• You are correct, oversaw. Or referenced the wrong text.

        The Boeing Board committee, I wonder what their goal is..

        Muilenburg is already dictating the outcome !! “… The committee will confirm the effectiveness of our policies and processes “…

        Why disqualify the committee beforehand? That is not very smart.

        • Well we can see people just jumping on conjecture when in fact a fact is listed otherwise.
          Hmmm. Piling on?

        • The CEO of duke energy ? Duke Energy does not have a very stellar record on safety or smart decisions or supereior employee relations- What he might know about airplanes and stellar management is a bit uncertain . . .

          But they have had consistent dividends – like Boeing . .

  1. Having Norm Augustine on the board with Alan Mulally would make it more exciting.

    • I believe Boeing is in dire need of a devil’s advocate in upper management.

    • claes – yes, to play Richard Feynman role in the Challenger enquiry?

  2. Trade War. (Major League)

    Washington vs Rest of the World
    Score so far.
    Washington 0 – 1 Rest of the World

    Sorry, .. correction.
    Trade War. (Major League)
    DJT vs Rest of the World
    Score so far.
    DJT 0 – 1 Rest of the World

    Sorry, .. correction.
    Trade War. (Major League)
    DJT vs Xi Jinping
    Score so far.
    DJT 0 – 1 Xi Jinping

    Further Half Time Scores.

    Trade War. (2nd Division)
    USA vs Europe (only)
    Score so far.
    Boeing 0 – 1 Airbus

  3. If you want to be seen to do something without doing then form a sub-committee to the board and fill it with people who have no knowledge of the detail they are required to investigate.

    If this review is so vital to the company then presumably we shouldn’t be lifting the grounding until it has reported. It is those processes that have potentially caused the current predicament. Stands to reason…

    • – CAAC is very strict.
      – China is the fastest growing aviation market.
      – 0 Hull losses since 2012.

      • And we know strict by the open nature of the information out of China of course.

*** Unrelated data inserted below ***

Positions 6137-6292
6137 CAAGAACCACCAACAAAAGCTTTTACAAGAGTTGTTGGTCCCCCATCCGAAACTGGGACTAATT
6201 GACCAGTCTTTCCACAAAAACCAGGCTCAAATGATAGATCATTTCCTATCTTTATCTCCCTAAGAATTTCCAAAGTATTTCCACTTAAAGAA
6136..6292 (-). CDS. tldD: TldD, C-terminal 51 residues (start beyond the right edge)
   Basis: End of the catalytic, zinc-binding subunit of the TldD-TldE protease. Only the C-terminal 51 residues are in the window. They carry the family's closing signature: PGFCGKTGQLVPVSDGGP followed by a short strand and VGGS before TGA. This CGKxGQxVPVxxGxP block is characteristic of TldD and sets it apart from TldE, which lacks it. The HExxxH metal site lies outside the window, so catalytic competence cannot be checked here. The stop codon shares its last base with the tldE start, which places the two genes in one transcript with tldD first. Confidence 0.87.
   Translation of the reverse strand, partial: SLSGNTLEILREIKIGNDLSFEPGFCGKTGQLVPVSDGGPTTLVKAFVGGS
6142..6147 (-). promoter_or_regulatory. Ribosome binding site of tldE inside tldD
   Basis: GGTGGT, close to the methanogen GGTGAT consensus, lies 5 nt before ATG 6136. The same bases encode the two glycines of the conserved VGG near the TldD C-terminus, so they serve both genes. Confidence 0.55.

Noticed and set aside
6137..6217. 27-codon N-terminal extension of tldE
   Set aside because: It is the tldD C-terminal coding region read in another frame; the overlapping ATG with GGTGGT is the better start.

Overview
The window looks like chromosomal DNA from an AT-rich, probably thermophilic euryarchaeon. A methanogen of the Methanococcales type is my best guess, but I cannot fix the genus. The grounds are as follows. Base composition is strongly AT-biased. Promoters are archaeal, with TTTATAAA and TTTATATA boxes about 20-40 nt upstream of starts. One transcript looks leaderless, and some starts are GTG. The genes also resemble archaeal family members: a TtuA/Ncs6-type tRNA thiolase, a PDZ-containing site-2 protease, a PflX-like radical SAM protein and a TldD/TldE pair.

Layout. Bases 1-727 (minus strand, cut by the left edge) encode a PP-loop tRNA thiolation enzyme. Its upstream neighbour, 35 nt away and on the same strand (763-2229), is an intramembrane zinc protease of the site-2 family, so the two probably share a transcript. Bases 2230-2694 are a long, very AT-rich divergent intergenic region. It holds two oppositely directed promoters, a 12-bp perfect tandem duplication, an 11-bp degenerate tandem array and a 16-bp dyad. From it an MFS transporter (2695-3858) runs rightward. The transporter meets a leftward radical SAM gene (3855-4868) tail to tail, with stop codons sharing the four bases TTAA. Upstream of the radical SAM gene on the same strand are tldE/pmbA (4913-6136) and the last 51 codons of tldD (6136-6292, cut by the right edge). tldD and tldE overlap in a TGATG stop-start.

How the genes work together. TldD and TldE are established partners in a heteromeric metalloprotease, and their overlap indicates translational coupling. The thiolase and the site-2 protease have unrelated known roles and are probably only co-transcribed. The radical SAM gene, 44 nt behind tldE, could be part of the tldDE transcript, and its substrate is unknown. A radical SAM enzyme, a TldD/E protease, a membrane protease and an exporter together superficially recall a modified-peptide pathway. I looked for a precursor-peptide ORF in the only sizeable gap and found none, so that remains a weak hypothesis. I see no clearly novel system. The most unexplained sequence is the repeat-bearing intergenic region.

Seeing as how they cover up a multitude of other sins.

        I would like to see some expert review.

        They failed miserably in their approach to certifying the ARJ21 and I don’t believe the 919 is even trying.

      • Zero hull losses of Western planes, not so good for their domestic production

  4. Re China being the last, there is a hint that they will use the certification as a political football. Surely they have every right to be concerned about the current opacity of the US certification process, sure as eggs are eggs the FAA would question any Chinese certification.

    • That is because the Chinese failed in their work to meet even the lowly FAA standards.

      • I am not sure we can say that for certain but the same opacity argument applies ie we are not convinced that the CAAC is sufficiently independent in its certification procedures of Comac, sounds familiar territory to me.

        Looks like we are being pulled kicking and screaming to a supranational model. The worrying issue being the potential for FAA primacy given what has happened. A model that gave 40% stakes to FAA and EASA with the balance being shared out to other active interested parties (China, Brazil, Canada, Russia etc) to bring global balance. It would certainly bring a more streamlined approach and with the an opportunity for specialisms by country.

        • Sowerbob – historically, I believe very many states adopted either U.S. FARs or British Civil Aviation Requirements (BCARs) as the basis for national airworthiness standards and much of that influence may still pertain in very many countries (consolidation via Joint Aviation Authorities [JARs] into EASA notwithstanding). Who would now combine into a supranational structure – ICAO?